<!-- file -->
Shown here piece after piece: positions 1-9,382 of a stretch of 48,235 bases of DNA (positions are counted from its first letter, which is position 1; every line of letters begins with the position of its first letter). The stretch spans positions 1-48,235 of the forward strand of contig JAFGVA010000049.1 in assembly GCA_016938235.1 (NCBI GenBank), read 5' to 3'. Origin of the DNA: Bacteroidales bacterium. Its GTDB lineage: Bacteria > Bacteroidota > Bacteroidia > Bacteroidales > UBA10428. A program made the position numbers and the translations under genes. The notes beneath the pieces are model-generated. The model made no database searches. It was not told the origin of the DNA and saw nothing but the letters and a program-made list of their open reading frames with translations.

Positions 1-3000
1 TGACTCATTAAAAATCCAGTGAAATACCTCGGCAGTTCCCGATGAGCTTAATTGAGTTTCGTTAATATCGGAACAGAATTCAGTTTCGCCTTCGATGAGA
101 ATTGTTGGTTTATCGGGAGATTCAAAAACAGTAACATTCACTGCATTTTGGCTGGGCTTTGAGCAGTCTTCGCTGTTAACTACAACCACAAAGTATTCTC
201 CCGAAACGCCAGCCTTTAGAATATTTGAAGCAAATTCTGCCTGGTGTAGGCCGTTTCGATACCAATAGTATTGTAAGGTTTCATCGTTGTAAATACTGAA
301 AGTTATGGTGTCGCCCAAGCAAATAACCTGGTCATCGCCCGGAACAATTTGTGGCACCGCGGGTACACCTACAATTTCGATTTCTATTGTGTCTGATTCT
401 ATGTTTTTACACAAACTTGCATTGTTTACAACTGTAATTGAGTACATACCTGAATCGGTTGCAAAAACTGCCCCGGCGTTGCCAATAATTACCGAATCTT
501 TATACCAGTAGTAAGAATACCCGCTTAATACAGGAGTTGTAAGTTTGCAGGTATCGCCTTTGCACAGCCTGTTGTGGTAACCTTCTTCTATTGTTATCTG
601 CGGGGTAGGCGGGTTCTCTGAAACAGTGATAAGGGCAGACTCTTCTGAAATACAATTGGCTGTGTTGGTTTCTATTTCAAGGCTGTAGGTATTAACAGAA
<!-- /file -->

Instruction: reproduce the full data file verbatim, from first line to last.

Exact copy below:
Shown here piece after piece: positions 1-9,382 of a stretch of 48,235 bases of DNA (positions are counted from its first letter, which is position 1; every line of letters begins with the position of its first letter). The stretch spans positions 1-48,235 of the forward strand of contig JAFGVA010000049.1 in assembly GCA_016938235.1 (NCBI GenBank), read 5' to 3'. Origin of the DNA: Bacteroidales bacterium. Its GTDB lineage: Bacteria > Bacteroidota > Bacteroidia > Bacteroidales > UBA10428. A program made the position numbers and the translations under genes. The notes beneath the pieces are model-generated. The model made no database searches. It was not told the origin of the DNA and saw nothing but the letters and a program-made list of their open reading frames with translations.

Positions 1-3000
1 TGACTCATTAAAAATCCAGTGAAATACCTCGGCAGTTCCCGATGAGCTTAATTGAGTTTCGTTAATATCGGAACAGAATTCAGTTTCGCCTTCGATGAGA
101 ATTGTTGGTTTATCGGGAGATTCAAAAACAGTAACATTCACTGCATTTTGGCTGGGCTTTGAGCAGTCTTCGCTGTTAACTACAACCACAAAGTATTCTC
201 CCGAAACGCCAGCCTTTAGAATATTTGAAGCAAATTCTGCCTGGTGTAGGCCGTTTCGATACCAATAGTATTGTAAGGTTTCATCGTTGTAAATACTGAA
301 AGTTATGGTGTCGCCCAAGCAAATAACCTGGTCATCGCCCGGAACAATTTGTGGCACCGCGGGTACACCTACAATTTCGATTTCTATTGTGTCTGATTCT
401 ATGTTTTTACACAAACTTGCATTGTTTACAACTGTAATTGAGTACATACCTGAATCGGTTGCAAAAACTGCCCCGGCGTTGCCAATAATTACCGAATCTT
501 TATACCAGTAGTAAGAATACCCGCTTAATACAGGAGTTGTAAGTTTGCAGGTATCGCCTTTGCACAGCCTGTTGTGGTAACCTTCTTCTATTGTTATCTG
601 CGGGGTAGGCGGGTTCTCTGAAACAGTGATAAGGGCAGACTCTTCTGAAATACAATTGGCTGTGTTGGTTTCTATTTCAAGGCTGTAGGTATTAACAGAA